Canadian breeders have produced a promising suite of new malting barley varieties. Registered in recent years, varieties such as AAC Connect, CDC Bow and CDC Fraser are successors to older cultivars such as AC Metcalfe and CDC Copeland.
There was a time when Canadian Western Hard White Spring (CWHWS) wheat was touted as the next big minor class. Today, though, the class is virtually dead. Despite having lost its shine, Agriculture and Agri-Food Canada (AAFC) wheat breeder Harpinder Randhawa believes CWHWS is poised to make a comeback thanks to a new, higher yielding variety he developed. While AAC Whitehead yields 21 per cent higher than previously established CWHWS varieties, industry experts believe it will take more than yield to revive the class. If the history of CWHWS has taught any lessons, it is that marketing, competition and quality all play a crucial role in determining the success of a wheat class. However, GrainsWest recently spoke with farmers and scientists who are cautiously optimistic about its return.
One of the largest bug resources in the world is located right here in our backyard. Agriculture and Agri-Food Canada (AAFC) maintains the Canadian National Collection (CNC) of Insects, Arachnids and Nematodes. Located at the Ottawa Research and Development Centre Central Experimental Farm in Ottawa, ON, the facility serves agricultural research in a number of key areas.
Over the last several years, dry conditions have led to lower wheat midge levels in Western Canada, but spring rains in 2020 appear to have sparked a potential outbreak in various regions of the Prairies. Details and confirmation of these nascent flare-ups await release of data from the annual wheat midge survey. In the meantime, greater attention to midge management may well be required in the run-up to the incoming crop year.
Beneficial insects are old news, at least to entomologists. However, their benefits, hence the name, are in the limelight once again. This is thanks to a recent promotional campaign and the reinforcement of the notion that positive alternatives beyond blanket spraying exist.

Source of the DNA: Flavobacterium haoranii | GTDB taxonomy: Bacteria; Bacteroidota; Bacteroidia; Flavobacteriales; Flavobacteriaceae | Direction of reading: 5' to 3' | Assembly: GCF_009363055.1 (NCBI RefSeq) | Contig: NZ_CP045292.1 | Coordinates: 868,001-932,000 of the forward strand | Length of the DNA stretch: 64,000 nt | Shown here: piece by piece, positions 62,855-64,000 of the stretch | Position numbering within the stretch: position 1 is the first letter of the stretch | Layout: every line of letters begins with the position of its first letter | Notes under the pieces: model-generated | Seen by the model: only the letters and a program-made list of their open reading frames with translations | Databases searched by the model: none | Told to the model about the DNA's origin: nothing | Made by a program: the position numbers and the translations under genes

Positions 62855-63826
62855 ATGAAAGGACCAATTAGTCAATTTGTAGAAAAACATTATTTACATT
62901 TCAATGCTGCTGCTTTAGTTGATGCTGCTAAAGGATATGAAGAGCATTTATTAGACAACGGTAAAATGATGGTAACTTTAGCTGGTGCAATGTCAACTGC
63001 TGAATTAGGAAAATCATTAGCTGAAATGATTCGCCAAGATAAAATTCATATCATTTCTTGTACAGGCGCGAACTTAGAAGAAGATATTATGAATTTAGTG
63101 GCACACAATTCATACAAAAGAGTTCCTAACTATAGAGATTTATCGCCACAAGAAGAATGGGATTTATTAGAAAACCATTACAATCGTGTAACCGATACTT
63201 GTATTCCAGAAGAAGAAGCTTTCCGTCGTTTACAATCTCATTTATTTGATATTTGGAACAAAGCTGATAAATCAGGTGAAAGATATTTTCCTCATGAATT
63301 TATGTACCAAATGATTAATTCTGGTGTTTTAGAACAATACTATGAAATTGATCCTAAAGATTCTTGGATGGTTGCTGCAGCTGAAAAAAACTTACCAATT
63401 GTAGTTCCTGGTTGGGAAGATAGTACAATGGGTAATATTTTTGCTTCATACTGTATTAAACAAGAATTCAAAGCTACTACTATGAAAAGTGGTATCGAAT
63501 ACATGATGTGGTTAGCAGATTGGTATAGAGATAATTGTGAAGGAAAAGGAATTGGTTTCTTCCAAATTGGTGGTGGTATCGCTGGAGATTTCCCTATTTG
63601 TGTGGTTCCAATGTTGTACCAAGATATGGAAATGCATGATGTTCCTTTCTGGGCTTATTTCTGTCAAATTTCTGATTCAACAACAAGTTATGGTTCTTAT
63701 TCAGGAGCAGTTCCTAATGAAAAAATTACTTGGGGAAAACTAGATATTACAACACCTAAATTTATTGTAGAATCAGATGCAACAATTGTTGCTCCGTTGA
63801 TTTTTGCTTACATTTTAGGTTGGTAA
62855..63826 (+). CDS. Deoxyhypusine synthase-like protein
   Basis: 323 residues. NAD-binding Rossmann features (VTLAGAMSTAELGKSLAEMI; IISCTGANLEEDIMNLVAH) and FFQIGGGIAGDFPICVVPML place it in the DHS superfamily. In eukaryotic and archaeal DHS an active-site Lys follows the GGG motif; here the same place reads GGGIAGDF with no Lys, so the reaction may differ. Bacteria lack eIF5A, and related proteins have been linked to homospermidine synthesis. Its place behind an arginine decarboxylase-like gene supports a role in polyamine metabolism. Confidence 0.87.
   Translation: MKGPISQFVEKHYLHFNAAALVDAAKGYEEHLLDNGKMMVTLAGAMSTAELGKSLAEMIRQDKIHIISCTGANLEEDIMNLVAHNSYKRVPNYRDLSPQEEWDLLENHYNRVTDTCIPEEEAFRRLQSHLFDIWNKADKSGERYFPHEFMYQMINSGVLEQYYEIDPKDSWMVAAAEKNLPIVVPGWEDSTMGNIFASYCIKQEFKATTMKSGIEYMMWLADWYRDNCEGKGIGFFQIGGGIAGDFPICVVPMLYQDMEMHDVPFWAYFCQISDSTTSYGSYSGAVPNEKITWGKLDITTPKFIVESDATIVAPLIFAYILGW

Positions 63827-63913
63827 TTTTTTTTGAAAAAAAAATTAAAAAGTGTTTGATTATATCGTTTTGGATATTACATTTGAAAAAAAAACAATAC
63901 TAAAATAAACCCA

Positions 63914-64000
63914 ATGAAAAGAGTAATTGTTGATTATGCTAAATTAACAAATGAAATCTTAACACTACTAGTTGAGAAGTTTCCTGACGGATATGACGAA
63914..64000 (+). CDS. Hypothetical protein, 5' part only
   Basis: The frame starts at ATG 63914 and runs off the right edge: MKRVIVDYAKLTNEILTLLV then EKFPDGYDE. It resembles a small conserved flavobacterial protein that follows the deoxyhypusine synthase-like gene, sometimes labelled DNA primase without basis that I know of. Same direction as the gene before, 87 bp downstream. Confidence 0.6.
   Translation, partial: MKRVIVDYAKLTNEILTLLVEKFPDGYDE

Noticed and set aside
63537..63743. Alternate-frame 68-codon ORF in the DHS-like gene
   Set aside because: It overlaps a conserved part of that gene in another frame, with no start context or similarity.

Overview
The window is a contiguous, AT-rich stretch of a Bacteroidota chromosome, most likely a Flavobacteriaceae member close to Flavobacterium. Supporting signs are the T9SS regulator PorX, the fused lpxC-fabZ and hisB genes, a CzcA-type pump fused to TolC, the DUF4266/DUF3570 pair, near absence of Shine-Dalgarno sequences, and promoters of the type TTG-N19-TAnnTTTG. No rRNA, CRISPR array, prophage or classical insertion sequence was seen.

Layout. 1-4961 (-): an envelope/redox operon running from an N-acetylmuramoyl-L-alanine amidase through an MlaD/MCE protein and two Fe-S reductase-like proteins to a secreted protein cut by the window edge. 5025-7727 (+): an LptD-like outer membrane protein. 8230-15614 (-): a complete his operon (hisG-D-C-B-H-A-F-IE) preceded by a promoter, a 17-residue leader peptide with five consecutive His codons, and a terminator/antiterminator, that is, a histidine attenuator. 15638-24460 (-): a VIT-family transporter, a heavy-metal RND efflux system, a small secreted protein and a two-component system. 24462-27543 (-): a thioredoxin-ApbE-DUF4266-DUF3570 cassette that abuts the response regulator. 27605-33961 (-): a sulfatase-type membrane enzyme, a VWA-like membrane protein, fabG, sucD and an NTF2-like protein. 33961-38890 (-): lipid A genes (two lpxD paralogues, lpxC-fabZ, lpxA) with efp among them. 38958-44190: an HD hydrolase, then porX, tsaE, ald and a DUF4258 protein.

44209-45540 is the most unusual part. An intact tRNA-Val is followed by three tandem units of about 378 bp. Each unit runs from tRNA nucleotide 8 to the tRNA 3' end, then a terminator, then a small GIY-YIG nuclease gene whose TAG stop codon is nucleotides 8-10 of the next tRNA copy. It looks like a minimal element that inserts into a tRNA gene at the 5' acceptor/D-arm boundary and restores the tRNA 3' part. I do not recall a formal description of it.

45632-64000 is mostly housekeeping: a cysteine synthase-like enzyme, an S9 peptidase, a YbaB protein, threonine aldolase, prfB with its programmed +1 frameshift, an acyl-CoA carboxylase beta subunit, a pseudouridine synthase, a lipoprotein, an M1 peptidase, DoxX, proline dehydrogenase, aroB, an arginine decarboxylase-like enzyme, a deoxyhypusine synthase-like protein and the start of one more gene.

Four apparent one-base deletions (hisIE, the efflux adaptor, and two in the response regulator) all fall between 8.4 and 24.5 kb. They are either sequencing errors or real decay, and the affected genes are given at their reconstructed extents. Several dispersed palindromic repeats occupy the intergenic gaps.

In February 2020, Eric Watson of Ashburton, New Zealand, produced a new world record wheat yield. At an incredible 258.8 bu/ac, his 21-acre irrigated crop was grown in the country’s South Canterbury region where the average wheat yield is a respectable 178 bu/ac. It was his second such record yield confirmed by the Guinness World Records organization.
From weevils to midges, beetles to spiders, professor and entomologist Boyd Mori examines the secret
life of bugs. He leads a team of researchers with the University of Alberta’s Agricultural and Ecological
Entomology Group. Focused on integrated pest management, the team analyzes the inner workings of
insect ecosystems. This burgeoning area of study focuses on the battles between pests and beneficial
insects within agriculture.
The use of nitrogen fertilizer in agriculture has increased over the years as farmers have sought to boost crop yield. This reliance can bring unintended consequences in the form of nitrous oxide emissions, a greenhouse gas that contributes to ozone depletion. For decades, scientists around the world have worked to remedy this problem.
The Pest Management Regulatory Agency (PMRA) is looking at changes to tank-mix policy. These adjustments could make many tank-mixes illegal. This is a concern for farmers and industry groups as the issue reflects policy conflicts and not the correction of potentially unsafe application practices.